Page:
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Over 80 Years of Dialysis: A personal reflection on relying on life sustaining technology to survive

30 April 2024

Candice McKenzie

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Did you know that the first dialysis machine was invented more than 80 years ago?

A Brief History of Dialysis


Dialysis is a remarkable medical treatment that has played a crucial role in saving lives since its development in the 1940s. Dr. Willem Kolff, a pioneering Dutch physician, is widely recognised as the father of dialysis. In 1943, he constructed the first dialyser, also known as an artificial kidney, laying the foundation for modern dialysis treatment.


Dialysis performs essential functions that your kidneys normally do to maintain the body's balance, such as removing waste and extra fluids, regulating mineral levels in the blood, and helping to control blood pressure.


My Personal Journey with Dialysis

In 2019, I was diagnosed with IgA nephropathy, also known as Berger's disease, a kidney condition with autoimmune origins. As the disease progressed, my kidneys failed, and in 2022, I began dialysis as part of my ongoing treatment.

Initially, I underwent peritoneal dialysis, a form of home dialysis meant to offer flexibility. However, looking back, I found it to be quite restrictive for my lifestyle. I had to administer four fluid exchanges a day, every four hours, making it challenging to plan activities away from home. As someone with a portfolio career, balancing different professions including being a full-time podcast producer, a freelance radio presenter, and a travelling DJ, this restriction proved overwhelming. Traveling, especially overseas, became an incredibly stressful endeavour as I had to manage the logistics of carrying dialysis fluid with me.


In March 2023, complications with peritoneal dialysis led to pneumonia, resulting in hospitalisation. It was then, in June 2023, that I decided to switch to hemodialysis via a line. This decision proved to be the best for my health. I now undergo hemodialysis three times a week, with each session lasting 3.5 hours, and I am thriving!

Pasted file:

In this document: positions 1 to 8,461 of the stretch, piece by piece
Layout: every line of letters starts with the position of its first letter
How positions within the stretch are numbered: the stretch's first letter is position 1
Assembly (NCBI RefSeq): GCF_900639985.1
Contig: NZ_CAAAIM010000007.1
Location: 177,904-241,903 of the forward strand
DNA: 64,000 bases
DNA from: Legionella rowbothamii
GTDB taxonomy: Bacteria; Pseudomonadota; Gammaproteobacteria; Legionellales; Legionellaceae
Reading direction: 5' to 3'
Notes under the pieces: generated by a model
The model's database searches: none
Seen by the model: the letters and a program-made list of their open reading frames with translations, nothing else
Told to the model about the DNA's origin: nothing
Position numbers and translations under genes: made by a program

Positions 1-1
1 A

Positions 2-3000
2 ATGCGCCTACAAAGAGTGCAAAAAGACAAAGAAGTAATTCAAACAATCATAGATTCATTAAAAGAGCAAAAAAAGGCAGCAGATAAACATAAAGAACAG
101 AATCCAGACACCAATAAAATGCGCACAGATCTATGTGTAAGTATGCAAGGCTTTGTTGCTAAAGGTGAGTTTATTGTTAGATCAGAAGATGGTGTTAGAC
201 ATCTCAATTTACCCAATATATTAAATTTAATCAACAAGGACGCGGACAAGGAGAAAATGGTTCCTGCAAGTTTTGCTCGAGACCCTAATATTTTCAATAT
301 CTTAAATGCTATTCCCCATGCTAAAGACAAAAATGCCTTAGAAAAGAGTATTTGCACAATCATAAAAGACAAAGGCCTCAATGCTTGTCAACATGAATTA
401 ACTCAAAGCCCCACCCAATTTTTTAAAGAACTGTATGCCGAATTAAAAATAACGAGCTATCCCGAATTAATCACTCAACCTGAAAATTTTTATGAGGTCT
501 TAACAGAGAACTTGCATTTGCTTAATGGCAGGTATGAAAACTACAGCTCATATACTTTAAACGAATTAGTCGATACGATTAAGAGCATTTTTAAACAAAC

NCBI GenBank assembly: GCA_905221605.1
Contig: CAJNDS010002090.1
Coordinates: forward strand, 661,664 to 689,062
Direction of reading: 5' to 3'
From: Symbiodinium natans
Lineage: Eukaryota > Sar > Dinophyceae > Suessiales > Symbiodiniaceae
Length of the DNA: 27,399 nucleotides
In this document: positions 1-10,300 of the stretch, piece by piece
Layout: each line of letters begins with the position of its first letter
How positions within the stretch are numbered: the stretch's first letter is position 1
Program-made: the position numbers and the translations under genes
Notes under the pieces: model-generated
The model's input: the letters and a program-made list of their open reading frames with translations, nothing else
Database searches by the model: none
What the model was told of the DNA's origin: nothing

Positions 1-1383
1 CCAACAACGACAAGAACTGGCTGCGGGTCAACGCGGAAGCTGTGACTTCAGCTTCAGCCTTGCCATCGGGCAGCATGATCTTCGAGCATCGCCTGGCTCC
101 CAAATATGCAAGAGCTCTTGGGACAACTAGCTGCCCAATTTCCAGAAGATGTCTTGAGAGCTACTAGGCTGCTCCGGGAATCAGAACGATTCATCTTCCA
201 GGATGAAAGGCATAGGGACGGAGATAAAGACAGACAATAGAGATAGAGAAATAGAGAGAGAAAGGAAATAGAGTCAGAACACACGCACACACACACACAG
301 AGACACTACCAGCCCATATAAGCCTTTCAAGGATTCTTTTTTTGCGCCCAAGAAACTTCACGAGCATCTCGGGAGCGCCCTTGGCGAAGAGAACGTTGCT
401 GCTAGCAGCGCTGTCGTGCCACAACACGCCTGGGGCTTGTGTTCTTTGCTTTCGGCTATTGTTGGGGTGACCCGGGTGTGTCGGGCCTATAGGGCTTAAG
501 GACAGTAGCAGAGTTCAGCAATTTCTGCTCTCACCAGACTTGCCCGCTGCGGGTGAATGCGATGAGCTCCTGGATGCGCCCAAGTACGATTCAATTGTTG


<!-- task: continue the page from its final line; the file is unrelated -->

I feel that it is important to note that alongside this life-saving treatment, several other factors contribute to my well-being. I am fortunate that my dialysis centre is close to my home, and that my sessions are scheduled at midday, allowing me to maintain a balance between work and treatment. I also prioritise a healthy lifestyle, ensuring I eat well, get enough rest, and take necessary supplements to keep my body balanced. Dialysis is not a cure; rather, it is a life-sustaining treatment. Without it, I would not survive.


The Mission of ACKEE


Having experienced kidney failure firsthand, I am immensely grateful for the availability of dialysis treatment. However, my journey has also taught me the importance of preventing kidney disease as well as having these amazing treatment options available.


This realisation led me to establish the African Caribbean Kidney Education Enterprise (ACKEE). Our mission is simple yet profound: to educate Black African Caribbean communities about kidney health and the importance of organ donation.  By fostering dialogue, promoting healthy lifestyles, and raising awareness, we aim to create a future where kidney disease is less prevalent in the Black community. Our vision is to reduce the number of people dependent on dialysis by advocating for kidney health and encouraging organ donation.


I invite you to join us in our mission to advocate and educate. A great place to start is to follow us on social media @wearetheackee where you can engage with our posts and learn more.  Together, we can make a difference in the fight against kidney disease.

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